Stoic Mindfulness: A Morning Walk & Spilled Milk
During a morning stoic meditation, I had set a goal to use less for the following twenty-four hours. Though I oppose any attempts at forced behavior, such as bans on plastic bags and straws, there are often very practical reasons to voluntarily conserve. On this day, my conservation extended to areas where none was needed, in order to fulfill the requirements of my exercise in discipline. Not only did I use and dispose of fewer things that day, but with the exception of a cup of coffee with milk, and several glasses of water, I fasted until dinnertime, thereby consuming less food.
I was out of milk, and wanted to enjoy my coffee, so I went for a short walk to the supermarket down the block. I purchased a half a gallon of milk at a self-checkout kiosk. Normally, I double-bag my groceries, for two reasons. Not only does it reduce the likelihood of an accident, but as an exercise in fiscal conservatism, we reuse the bags. We have a very small trash receptacle in our kitchen, in order to reduce the accumulation of food waste in our home, so the bags fit perfectly. In addition, we give our overage to my mother-in-law when we visit her each week. She has two dogs, and walks them twice each day. She also picks up after them, rather than leaving surprises for her neighbors. She is not a wealthy person, and the free bags save her the cost of buying dog waste bags.
On this day, I sacrificed collecting an extra bag for dog poop, and saving my mother-in-law four cents, and instead of double bagging my groceries in the usual fashion, I used just one bag. That was a mistake.
As soon as I got to my doorstep, The weight of the milk tore through the bag as it crashed on the sidewalk. The bottom corner hit the sidewalk and formed a small leak. I was briefly annoyed and dismayed, but I was not angry. My morning stoic exercises softened the blow, and within seconds, my initial reaction was replaced with thoughts about ways to salvage the remaining milk. It became a game, framed within my exercise of being less wasteful that day, and what might have angered me had become a source of entertainment.
I wanted to fix the problem. Going back to the supermarket to get another half a gallon of milk would have been counter to the day’s goals, and I wasn’t having it. At first, I thought I could put the plastic carton in the refrigerator upside-down since the leak was on the bottom. Upon reflection, that would have been a poor solution, given that it would have created the new problem of opening and resealing an upside-down carton. I imagined removing it, uncapped, and spilling milk all over the refrigerator and the floor. Worse, I imagined doing so in front of my wife and cycled through a dozen possible reactions. Not happening.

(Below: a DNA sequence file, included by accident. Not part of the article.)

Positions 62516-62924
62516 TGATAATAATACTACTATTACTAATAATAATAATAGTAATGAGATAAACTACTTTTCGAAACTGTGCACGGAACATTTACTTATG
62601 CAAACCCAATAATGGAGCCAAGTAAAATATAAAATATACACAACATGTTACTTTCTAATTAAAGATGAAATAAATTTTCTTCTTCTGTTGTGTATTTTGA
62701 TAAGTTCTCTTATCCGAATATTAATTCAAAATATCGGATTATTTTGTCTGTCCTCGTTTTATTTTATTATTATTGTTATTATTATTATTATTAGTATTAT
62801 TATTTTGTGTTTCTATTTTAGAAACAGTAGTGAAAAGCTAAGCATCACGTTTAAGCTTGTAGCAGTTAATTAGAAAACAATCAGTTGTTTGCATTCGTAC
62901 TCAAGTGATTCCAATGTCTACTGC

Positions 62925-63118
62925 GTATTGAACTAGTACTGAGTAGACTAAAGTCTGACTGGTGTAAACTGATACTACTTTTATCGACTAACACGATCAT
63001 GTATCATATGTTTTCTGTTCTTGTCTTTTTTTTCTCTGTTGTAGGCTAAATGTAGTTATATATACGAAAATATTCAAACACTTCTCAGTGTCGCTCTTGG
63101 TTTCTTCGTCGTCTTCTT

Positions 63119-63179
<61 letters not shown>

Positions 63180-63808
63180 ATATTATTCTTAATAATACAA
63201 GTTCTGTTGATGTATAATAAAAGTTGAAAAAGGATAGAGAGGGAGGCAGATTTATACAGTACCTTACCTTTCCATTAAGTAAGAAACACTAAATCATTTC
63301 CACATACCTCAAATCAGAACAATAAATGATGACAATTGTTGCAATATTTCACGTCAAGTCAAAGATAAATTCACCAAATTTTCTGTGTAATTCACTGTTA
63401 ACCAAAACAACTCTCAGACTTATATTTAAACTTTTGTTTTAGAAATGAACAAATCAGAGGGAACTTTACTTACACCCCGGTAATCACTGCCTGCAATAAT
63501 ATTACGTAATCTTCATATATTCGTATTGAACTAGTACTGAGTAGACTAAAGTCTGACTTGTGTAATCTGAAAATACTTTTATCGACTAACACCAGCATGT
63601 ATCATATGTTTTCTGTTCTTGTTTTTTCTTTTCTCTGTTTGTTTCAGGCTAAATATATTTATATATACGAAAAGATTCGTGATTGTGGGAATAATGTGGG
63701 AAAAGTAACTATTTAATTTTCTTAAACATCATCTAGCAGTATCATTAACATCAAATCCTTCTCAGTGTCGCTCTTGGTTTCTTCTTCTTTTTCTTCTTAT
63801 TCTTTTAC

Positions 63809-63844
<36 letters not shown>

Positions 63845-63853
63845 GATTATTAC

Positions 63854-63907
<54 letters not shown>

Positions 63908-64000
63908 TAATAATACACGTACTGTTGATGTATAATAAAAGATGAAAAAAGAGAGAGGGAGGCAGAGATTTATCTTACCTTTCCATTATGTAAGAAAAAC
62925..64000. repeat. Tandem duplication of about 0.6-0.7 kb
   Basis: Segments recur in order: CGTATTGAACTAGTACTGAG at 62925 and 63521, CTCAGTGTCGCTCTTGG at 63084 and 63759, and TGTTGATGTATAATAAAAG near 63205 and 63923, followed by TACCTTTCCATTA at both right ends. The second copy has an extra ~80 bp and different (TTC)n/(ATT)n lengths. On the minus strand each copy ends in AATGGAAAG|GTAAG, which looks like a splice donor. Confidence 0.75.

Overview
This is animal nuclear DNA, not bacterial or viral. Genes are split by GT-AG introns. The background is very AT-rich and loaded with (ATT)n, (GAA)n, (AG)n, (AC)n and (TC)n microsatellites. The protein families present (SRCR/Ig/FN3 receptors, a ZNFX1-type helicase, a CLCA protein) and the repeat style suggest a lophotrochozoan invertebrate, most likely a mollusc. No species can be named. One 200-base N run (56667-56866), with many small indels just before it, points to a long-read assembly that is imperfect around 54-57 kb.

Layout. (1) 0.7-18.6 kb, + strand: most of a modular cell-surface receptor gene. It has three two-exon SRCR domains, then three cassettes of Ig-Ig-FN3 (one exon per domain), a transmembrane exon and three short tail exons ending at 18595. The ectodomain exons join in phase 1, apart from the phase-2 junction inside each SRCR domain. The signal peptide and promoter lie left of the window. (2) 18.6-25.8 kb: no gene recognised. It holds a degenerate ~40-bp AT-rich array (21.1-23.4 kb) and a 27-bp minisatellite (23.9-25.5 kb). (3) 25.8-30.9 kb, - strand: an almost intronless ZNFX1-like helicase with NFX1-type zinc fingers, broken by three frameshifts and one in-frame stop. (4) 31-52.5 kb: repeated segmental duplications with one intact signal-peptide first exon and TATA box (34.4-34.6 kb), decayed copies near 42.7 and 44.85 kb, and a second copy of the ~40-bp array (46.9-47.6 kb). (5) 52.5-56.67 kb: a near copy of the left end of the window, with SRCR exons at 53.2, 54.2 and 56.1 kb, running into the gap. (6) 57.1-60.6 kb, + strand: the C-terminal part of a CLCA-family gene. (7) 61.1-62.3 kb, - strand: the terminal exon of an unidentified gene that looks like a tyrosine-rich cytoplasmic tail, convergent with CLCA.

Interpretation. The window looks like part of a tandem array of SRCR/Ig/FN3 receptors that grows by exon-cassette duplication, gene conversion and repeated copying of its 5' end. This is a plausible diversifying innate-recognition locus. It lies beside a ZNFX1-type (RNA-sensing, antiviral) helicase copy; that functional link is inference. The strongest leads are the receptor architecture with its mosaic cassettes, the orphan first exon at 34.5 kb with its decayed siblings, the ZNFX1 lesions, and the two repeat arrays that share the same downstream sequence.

With a bit more thought, I found a solution that salvaged the milk and enhanced my success at being less wasteful that day.
We save the plastic wonton soup containers that we get every time we order Chinese takeout. Though I should cut down on takeout, for the sake of my belly, the containers are versatile. We reuse them for storing liquids, rice, and other leftovers. I opened the leaky milk container, and poured its contents into two wonton soup containers, leaving a little room on top to facilitate pouring. Problem solved.
Besides the reinforcement of my stoic philosophy, which eliminated virtually all possible anger about an event that could not be reversed, I learned an important lesson. In my eagerness to be less wasteful, I was penny-wise, pound foolish. I saved the store a few pennies in using just one bag for my heavy carton of milk, and nearly lost $3 in the process. Sometimes, it’s better to spend a little more, to protect our larger investments.
Watch the Video About Spilled Milk Below
Featured image of spilled milk source: Pixabay